The first one is a zero times an infinity, so put the sine x in the denominator and make it infinity over infinity.

Actually I would just use sin x over x goes to 1...

\(\displaystyle \left({\sin x\over x}\right)\left({\ln 4+\ln x\over x^{-1}}\right)\sim -x\to 0\)

The second one uses conjugates.

\(\displaystyle \sqrt{x^2+3x}-x = {(\sqrt{x^2+3x}-x)(\sqrt{x^2+3x}+x)\over \sqrt{x^2+3x}+x}\)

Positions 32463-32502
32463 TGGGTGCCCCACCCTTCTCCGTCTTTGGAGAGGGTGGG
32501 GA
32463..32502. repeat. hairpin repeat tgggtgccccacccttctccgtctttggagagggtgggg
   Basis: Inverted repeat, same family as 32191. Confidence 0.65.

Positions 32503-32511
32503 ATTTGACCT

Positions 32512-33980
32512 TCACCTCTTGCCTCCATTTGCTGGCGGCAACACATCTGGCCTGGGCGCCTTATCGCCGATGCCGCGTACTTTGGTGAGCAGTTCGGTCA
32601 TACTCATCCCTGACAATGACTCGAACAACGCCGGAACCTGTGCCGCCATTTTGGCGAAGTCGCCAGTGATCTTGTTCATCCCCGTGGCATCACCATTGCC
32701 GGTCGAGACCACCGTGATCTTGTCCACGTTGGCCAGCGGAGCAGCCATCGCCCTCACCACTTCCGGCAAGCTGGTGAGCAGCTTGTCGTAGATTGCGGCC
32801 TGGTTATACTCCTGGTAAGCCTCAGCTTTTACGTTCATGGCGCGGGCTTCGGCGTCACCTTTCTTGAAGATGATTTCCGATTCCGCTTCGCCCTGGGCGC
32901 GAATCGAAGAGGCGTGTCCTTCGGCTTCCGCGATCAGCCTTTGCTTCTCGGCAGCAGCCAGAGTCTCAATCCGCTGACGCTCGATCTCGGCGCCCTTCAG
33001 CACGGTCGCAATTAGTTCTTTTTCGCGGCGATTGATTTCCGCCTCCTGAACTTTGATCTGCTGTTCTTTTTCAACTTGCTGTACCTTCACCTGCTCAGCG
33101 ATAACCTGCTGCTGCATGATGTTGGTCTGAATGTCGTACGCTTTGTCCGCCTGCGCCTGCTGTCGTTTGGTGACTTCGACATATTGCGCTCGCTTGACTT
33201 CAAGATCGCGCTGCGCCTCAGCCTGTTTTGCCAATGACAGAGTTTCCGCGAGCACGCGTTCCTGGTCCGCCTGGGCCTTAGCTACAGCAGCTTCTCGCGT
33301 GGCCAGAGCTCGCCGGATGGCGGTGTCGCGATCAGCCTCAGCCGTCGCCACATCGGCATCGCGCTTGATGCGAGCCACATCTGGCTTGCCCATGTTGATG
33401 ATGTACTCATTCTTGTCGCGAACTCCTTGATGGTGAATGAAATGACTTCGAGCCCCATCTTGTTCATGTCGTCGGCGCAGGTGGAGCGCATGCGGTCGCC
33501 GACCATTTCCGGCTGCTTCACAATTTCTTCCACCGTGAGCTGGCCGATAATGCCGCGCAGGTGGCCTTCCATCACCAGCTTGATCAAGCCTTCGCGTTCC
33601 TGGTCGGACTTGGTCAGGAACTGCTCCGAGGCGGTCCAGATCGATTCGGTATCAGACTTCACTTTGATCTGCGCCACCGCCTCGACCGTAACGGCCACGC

\(\displaystyle = {3x\over \sqrt{x^2+3x}+x}\)

Now divide by x and take your limit, but be careful when passing the x though the square root.

The third one is \(\displaystyle e^{-4}\) by a theorem.

But it's easy to prove by taking the logarithm and using Lopies' Rule